Volume 17, Number 2 (June 2019)

From the Director’s Desk

John Howard, M.D.
Director, NIOSH

The Human Face of Artificial Intelligence

The term artificial intelligence, usually referred to as AI, first came into use in the 1956, when computer scientists began to predict that machines had the potential to be programmed to “think” and learn from experience, just like human beings. It was in the 2010s that AI became more of a reality, thanks to the availability of practically unlimited storage capacity on computers, along with faster, cheaper processing power, and a flood of big data.

Recently, many articles have been published in the popular press about various uses of AI in areas such as robotics, healthcare (e.g., to identify lung cancer from x-ray images), visual and speech recognition, and text translation.

In addition, the U.S. government’s interest in understanding the benefits and risks of AI has also increased, as highlighted in a 2018 White House Summitpdf iconexternal icon report. Recently, NIOSH established its own Artificial Intelligence Interest Group (AIIG) which held its inaugural meeting in May 2019. Through AIIG, NIOSH is bringing together individuals from across NIOSH to share information about how AI is being used, what successes and pitfalls come from using AI, and what new ways AI may be applied to solve problems relevant to the NIOSH mission.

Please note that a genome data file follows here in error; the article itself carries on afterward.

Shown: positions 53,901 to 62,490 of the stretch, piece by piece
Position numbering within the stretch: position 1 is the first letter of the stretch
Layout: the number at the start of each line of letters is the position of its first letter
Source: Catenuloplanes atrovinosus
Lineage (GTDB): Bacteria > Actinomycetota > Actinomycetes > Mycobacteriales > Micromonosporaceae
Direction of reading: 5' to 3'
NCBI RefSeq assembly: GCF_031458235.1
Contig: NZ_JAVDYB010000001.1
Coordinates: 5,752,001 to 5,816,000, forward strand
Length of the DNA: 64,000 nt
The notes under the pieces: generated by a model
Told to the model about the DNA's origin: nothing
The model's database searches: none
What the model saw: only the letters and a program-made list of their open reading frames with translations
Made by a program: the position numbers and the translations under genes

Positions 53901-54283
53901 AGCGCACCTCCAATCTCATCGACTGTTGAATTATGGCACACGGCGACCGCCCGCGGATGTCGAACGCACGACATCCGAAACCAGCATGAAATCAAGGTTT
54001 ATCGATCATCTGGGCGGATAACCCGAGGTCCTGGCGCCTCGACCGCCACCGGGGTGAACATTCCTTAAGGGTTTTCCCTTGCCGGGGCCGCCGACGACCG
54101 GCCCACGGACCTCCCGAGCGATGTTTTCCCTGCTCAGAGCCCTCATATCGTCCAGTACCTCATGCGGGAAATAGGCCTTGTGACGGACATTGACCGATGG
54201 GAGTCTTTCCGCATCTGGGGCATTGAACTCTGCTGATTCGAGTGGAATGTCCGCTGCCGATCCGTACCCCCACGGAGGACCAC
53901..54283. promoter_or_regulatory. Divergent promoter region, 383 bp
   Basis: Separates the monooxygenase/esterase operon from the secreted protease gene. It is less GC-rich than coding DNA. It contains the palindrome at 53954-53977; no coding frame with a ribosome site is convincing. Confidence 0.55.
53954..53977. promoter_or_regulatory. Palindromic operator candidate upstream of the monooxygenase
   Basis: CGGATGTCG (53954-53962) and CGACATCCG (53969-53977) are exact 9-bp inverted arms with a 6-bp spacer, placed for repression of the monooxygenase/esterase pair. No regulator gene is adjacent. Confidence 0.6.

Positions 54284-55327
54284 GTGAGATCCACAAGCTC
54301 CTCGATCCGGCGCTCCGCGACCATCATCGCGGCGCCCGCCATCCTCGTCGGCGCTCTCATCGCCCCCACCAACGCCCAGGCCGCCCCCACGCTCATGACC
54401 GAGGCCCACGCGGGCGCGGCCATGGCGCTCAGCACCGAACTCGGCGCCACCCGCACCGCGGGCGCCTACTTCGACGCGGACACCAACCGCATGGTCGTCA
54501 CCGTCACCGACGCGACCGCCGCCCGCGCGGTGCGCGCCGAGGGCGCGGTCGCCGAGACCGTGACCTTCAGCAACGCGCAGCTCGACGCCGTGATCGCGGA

Many researchers in NIOSH are already using AI. Some examples include

  • Using AI to analyze genomics information. The system is able to examine over 22,000 genes looking for suitable biomarkers.
  • Exploring AI image analysis and computer vision for self-driving vehicles.
  • Using AI for “natural language processing” leading to coding of health records and using AI in analyzing health informatics data.
  • Using AI for NIOSH Industry & Occupation Computerized Coding System (NIOCCS) to change text descriptions of industry and occupation into standard codes. Also using AI to work with data from kinetic sensors and video recorder input to study human factors.

Moving forward, AIIG will explore ethical issues, psychological effects, such as those from AI-caused job displacement, and the reliability of AI, as well as the implications on worker and workplace safety. AIIG is also developing a NIOSH webpage on AI to highlight on-going activities.

The advances in AI present new opportunities for progress across occupational safety and health. However, with that comes a need to understand the potential implications of AI on workers and workplaces in unanticipated ways. NIOSH is committed to leveraging the benefits of AI to improve our ability to respond to the modern world of work, while also working to ensure that the safety and health of all workers continues to be protected.


national safety month campaigh

June is National Safety Month—Join Us in Celebrating Safety

NIOSH is once again partnering with the National Safety Council (NSC) in observing June as National Safety Month. Please join us in recognizing National Safety Month and in taking steps to improve safety in our lives and the lives of those we care about. Free resources, including posters, tip sheets, and other items, are available on the National Safety Council’s websiteexternal icon. Follow NIOSH social media on Facebook, Instagram, and Twitter for our latest resources and information throughout June.